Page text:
Missing Out is Always a Big Theil
It’s 2004. you’re the first investor in a start-up social media company with 1M users and, you believe a fair valuation. You garner a board seat and watch the rest unfold.
The valuation jumps to $87M in 8 months. 2 VC firms lead a series A for $12.7M. You take a pass. They go onto series B. You sit tight believing it’s overvalued.
In 2012, the company’s IPO nets $16B with a valuation of $104B and a VC firm you watched from the sidelines walks away with $9B (1).
You’re Peter Theil. Most know the story but it’s worth repeating. The company is “thefacebook” and you missed one of the most significant growth opportunities in recent history and underestimated the exponential growth innovation can bring.
Venture is risky. Winners and losers don’t pan out as expected. And, sometimes we’re held back by expectations that don’t apply.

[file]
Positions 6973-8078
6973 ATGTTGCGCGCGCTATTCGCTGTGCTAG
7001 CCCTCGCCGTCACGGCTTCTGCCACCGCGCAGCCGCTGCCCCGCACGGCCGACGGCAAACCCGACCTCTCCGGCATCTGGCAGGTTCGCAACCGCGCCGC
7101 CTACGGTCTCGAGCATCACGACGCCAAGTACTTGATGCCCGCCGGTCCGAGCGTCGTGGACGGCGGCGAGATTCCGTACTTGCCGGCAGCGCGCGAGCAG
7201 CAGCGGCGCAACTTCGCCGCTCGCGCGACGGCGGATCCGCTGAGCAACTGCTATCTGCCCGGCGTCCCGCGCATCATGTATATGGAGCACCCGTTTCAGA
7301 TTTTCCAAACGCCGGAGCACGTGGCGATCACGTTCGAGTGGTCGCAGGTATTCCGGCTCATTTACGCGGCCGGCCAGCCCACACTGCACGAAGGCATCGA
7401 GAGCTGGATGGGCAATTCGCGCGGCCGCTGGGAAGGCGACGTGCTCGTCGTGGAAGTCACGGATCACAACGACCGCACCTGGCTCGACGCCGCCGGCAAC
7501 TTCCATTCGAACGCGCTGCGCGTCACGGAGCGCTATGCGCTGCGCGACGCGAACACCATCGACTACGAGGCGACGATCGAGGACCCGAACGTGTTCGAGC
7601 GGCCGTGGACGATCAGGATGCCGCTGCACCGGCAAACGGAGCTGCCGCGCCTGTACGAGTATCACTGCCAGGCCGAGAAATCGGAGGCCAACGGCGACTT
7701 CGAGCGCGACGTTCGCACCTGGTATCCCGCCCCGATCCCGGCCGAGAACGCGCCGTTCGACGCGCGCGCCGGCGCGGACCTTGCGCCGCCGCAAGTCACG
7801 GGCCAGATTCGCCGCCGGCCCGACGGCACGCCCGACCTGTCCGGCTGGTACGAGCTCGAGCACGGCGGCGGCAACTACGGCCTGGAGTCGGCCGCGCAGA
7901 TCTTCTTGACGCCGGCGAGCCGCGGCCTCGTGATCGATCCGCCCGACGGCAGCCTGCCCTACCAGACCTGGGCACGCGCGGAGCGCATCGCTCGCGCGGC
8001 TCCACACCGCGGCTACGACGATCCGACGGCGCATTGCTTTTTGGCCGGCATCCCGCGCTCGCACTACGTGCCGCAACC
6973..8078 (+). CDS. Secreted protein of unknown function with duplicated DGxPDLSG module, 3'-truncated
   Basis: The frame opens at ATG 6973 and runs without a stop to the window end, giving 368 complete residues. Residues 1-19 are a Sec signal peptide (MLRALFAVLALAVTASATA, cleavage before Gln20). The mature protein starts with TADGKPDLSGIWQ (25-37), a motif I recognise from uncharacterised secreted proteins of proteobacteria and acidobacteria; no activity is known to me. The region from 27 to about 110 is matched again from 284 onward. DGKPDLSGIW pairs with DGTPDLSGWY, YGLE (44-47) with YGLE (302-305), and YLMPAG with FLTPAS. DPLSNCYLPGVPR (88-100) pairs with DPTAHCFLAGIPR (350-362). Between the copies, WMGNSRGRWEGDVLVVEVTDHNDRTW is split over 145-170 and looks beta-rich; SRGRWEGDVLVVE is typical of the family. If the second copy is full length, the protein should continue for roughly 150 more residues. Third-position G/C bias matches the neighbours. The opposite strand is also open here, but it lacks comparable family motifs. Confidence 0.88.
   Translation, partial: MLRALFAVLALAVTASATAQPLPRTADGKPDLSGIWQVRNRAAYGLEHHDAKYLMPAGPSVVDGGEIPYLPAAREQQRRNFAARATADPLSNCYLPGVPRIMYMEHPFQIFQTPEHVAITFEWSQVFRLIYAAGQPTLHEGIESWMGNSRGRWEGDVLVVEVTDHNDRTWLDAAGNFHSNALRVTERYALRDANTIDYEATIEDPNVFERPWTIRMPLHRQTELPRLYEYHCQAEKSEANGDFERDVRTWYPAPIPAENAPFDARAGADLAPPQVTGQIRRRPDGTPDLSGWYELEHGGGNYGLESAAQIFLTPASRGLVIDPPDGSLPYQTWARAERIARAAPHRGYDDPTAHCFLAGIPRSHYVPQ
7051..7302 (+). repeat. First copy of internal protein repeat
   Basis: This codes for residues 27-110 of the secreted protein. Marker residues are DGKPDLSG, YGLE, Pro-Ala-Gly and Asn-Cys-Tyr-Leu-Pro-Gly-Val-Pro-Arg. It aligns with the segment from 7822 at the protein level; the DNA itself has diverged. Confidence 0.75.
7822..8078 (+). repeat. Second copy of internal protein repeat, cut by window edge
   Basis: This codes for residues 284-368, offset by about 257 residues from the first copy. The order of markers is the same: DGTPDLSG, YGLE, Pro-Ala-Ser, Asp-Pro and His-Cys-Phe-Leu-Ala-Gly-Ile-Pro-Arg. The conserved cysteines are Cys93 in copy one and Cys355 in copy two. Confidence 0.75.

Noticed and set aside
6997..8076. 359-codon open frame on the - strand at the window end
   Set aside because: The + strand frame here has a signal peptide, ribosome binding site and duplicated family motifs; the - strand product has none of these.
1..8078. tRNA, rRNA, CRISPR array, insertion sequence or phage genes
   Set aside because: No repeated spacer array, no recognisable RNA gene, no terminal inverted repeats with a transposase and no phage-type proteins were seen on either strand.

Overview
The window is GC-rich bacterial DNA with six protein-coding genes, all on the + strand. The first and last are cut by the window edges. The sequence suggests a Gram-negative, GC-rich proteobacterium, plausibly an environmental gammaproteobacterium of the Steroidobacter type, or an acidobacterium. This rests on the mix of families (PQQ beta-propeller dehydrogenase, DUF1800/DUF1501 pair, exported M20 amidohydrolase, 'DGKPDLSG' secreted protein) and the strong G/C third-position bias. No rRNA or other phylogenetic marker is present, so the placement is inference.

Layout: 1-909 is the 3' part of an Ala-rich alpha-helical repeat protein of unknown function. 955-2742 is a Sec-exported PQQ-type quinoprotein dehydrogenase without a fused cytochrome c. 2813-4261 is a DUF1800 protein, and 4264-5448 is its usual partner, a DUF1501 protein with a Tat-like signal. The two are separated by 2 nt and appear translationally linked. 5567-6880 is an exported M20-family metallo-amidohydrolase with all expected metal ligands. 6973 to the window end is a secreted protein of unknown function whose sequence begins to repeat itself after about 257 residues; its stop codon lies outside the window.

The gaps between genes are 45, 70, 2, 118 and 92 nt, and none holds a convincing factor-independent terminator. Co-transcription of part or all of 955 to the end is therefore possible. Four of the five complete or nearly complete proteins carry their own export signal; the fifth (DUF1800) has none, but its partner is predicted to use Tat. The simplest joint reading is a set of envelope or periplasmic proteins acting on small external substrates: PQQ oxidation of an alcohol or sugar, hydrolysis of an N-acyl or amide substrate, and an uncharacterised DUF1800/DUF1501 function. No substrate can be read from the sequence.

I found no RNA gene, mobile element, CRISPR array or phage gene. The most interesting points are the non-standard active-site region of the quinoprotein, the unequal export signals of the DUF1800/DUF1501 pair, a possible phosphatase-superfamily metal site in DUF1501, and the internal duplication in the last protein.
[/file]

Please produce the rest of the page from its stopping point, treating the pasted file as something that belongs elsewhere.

Theil had a seat at the table. Many investors, and their advisors, aren’t even aware of compelling venture opportunities until it’s too late. Or, like Theil, they apply their tried and true beliefs to situations that don’t follow the same rules.
The potential for technology to solve problems and create growth is well understood and continually benefiting us in new ways. Consider food and health. Americans spend more on healthcare for diet-related illnesses than we do food(2). The nexus of food and health is ripe for innovation and investment. In 2019 investment in AgTech and FoodTech hit a record high of almost $20B (3). Many are seeing the potential. Do you?
A conversation Carter Williams, CEO of iSelect had with Dr. Robert Lustig as well as one iSelect portfolio company Benson Hill’s CEO Matt Crisp had with Leslie Bonci, a leading nutritionist for professional athletes addresses the problem and the potential.
Join Carter Williams on Tuesday, October 13th at 12pm EST for a conversation on these opportunities. We want to hear your perspective. Register for the online discussion here.
Don’t wait to read about them on Facebook when it’s too late.